An estimated 7% of people in the U.S. ages 18 and older suffer from depression, but figuring out how to help someone with depression is not the easiest thing in the world. Finding a depression treatment center in South Jersey may seem even harder. Here’s what you need to know about helping someone with depression to support your friend or family member.
1. Do Learn What to Look For
Do you know the signs of depression? Does your friend say, “I’m fine”? But, you know that something is wrong.
Follow your gut instinct and learn what to look for. For example, they may:
- Stop doing leisure activities they once loved
- Be more pessimistic
- Talk about shame, worthlessness or feeling that “it’s just no use trying”
- Seem irritable
- Neglect basic hygiene
- Eat more or less than usual
2. Do Listen
If you want to know how to help someone with depression, the best thing you can do is listen. Ask open-ended questions to find out more about what they are thinking and avoid putting words in their mouth.
3. Don’t Say “I Know How You Feel.”
Some people learning how to help someone with depression try to empathize. They do so by sharing their own similar experiences. Why? Because they want to show that they understand. But it usually just ends up making it “about you” instead of your loved one.
4. Don’t Neglect Your Own Needs
Avoid letting a person who is depressed bring you down or convince you to neglect your own needs. For example, if you have a spouse who never wants to go out with friends, don’t stay at home with them every night. Social interaction is a basic human need, and you shouldn’t deprive yourself of it. Neglecting your own needs may lead you down the road to depression, codependency, or other mental health challenges.
5. Do Set Boundaries
Physical and emotional boundaries help you define where you stop and where your loved one starts. In some cases, these boundaries become blurred. When that happens, a related condition called “enmeshment” occurs, which is common in codependency. As a result, it becomes hard to distinguish how you’re feeling from the feelings of your loved one.
Maintaining a strong sense of self is vital for helping someone with depression.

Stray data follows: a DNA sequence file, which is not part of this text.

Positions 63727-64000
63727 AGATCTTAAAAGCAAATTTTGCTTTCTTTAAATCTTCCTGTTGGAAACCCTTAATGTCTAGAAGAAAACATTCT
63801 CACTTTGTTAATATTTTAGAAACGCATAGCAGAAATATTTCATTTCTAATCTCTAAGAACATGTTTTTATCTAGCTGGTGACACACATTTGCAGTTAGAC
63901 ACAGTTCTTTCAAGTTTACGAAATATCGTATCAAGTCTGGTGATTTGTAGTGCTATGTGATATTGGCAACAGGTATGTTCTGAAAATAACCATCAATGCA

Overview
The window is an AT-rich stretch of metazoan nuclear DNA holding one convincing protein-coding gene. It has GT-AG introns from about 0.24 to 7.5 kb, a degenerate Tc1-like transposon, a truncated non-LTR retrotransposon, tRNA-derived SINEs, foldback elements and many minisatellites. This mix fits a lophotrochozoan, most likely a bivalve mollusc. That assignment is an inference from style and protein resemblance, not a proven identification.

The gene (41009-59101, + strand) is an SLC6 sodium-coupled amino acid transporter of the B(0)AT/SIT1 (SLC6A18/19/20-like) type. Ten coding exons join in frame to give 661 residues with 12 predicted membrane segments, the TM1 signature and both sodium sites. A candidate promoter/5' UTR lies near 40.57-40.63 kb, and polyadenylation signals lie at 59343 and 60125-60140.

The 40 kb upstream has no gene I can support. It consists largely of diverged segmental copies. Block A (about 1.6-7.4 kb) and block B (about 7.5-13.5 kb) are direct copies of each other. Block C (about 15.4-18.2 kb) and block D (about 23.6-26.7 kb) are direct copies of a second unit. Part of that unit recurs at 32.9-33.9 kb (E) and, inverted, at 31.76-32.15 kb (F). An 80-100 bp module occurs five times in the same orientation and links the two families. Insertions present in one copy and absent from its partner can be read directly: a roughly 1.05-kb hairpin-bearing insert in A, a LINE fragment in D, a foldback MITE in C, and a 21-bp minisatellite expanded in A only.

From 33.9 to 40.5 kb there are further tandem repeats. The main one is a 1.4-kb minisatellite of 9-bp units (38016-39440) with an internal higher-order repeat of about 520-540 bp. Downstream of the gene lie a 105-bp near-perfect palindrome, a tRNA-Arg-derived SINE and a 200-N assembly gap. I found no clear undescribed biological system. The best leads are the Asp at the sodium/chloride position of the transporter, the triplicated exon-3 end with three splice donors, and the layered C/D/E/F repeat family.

6. Do Offer to Help with Day-to-Day Tasks
It’s okay to offer to help them with things that aren’t usually your responsibility. For example, you might offer to do laundry together if they’re getting behind, cook the kids dinner, or go pick up some groceries.
Always ask in a genuinely supportive way, and be ready for a possible half-hearted thank you. Seeming not to care is often a protection mechanism when a person feels overwhelmed and depressed.
7. Do Help Them Get Into a Supportive Program
A person who is depressed may know they would benefit from a program, but looking for a therapist or getting to appointments may be overwhelming and seem like too much to handle. As they begin to heal, it will get easier. The best thing you can do is help them make the first step.
In other words, you may be helping them set the appointment. Additionally, you might arrange childcare, help them get ready, and even drive them yourself. While it may seem like over-reaching, it’s just a push in the right direction. They will need to accept the gift you’ve given and make the most of it by completing depression treatment.
How to Help Someone with Depression Through Harmony Bay Wellness
At Harmony Bay Wellness, our compassionate team of professionals offers those with depression a chance to learn how to manage their condition and re-discover life through integrative wellness. We take a holistic approach to health by addressing body, mind, emotion, and spiritual wellness. Our holistic approach includes techniques such as:
- Yoga and meditation, which have proven mental health benefits
- Sleep management
- Nutrition therapy
- Stress reduction strategies
- Telehealth for those who live far away but need regular check-ins
If you or a loved one are suffering from depression, know that you are not alone, and healing is possible. Call Harmony Bay Wellness at 855.765.6399 to learn more.